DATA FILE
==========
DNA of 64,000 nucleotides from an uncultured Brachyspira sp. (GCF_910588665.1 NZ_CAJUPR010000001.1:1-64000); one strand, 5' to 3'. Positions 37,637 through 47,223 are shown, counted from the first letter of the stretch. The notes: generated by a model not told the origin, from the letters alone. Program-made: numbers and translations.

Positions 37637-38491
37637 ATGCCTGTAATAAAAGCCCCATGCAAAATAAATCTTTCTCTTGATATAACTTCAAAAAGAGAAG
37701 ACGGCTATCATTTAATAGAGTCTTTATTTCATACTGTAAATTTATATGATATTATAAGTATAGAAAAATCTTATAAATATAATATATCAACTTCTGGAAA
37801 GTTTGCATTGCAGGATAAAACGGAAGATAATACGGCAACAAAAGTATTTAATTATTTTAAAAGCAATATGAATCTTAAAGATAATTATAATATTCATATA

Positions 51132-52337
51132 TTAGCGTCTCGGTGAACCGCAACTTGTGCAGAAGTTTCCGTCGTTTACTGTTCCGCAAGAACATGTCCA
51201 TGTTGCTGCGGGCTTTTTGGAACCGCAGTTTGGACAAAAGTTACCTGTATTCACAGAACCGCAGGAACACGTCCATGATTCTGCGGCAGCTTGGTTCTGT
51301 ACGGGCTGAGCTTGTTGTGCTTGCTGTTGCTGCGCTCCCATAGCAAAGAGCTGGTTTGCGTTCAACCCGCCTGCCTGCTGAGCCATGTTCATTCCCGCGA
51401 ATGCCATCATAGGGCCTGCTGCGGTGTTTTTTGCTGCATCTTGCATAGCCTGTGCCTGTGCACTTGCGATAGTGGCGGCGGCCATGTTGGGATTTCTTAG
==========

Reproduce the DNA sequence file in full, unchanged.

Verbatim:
DNA of 64,000 nucleotides from an uncultured Brachyspira sp. (GCF_910588665.1 NZ_CAJUPR010000001.1:1-64000); one strand, 5' to 3'. Positions 37,637 through 47,223 are shown, counted from the first letter of the stretch. The notes: generated by a model not told the origin, from the letters alone. Program-made: numbers and translations.

Positions 37637-38491
37637 ATGCCTGTAATAAAAGCCCCATGCAAAATAAATCTTTCTCTTGATATAACTTCAAAAAGAGAAG
37701 ACGGCTATCATTTAATAGAGTCTTTATTTCATACTGTAAATTTATATGATATTATAAGTATAGAAAAATCTTATAAATATAATATATCAACTTCTGGAAA
37801 GTTTGCATTGCAGGATAAAACGGAAGATAATACGGCAACAAAAGTATTTAATTATTTTAAAAGCAATATGAATCTTAAAGATAATTATAATATTCATATA

Positions 51132-52337
51132 TTAGCGTCTCGGTGAACCGCAACTTGTGCAGAAGTTTCCGTCGTTTACTGTTCCGCAAGAACATGTCCA
51201 TGTTGCTGCGGGCTTTTTGGAACCGCAGTTTGGACAAAAGTTACCTGTATTCACAGAACCGCAGGAACACGTCCATGATTCTGCGGCAGCTTGGTTCTGT
51301 ACGGGCTGAGCTTGTTGTGCTTGCTGTTGCTGCGCTCCCATAGCAAAGAGCTGGTTTGCGTTCAACCCGCCTGCCTGCTGAGCCATGTTCATTCCCGCGA
51401 ATGCCATCATAGGGCCTGCTGCGGTGTTTTTTGCTGCATCTTGCATAGCCTGTGCCTGTGCACTTGCGATAGTGGCGGCGGCCATGTTGGGATTTCTTAG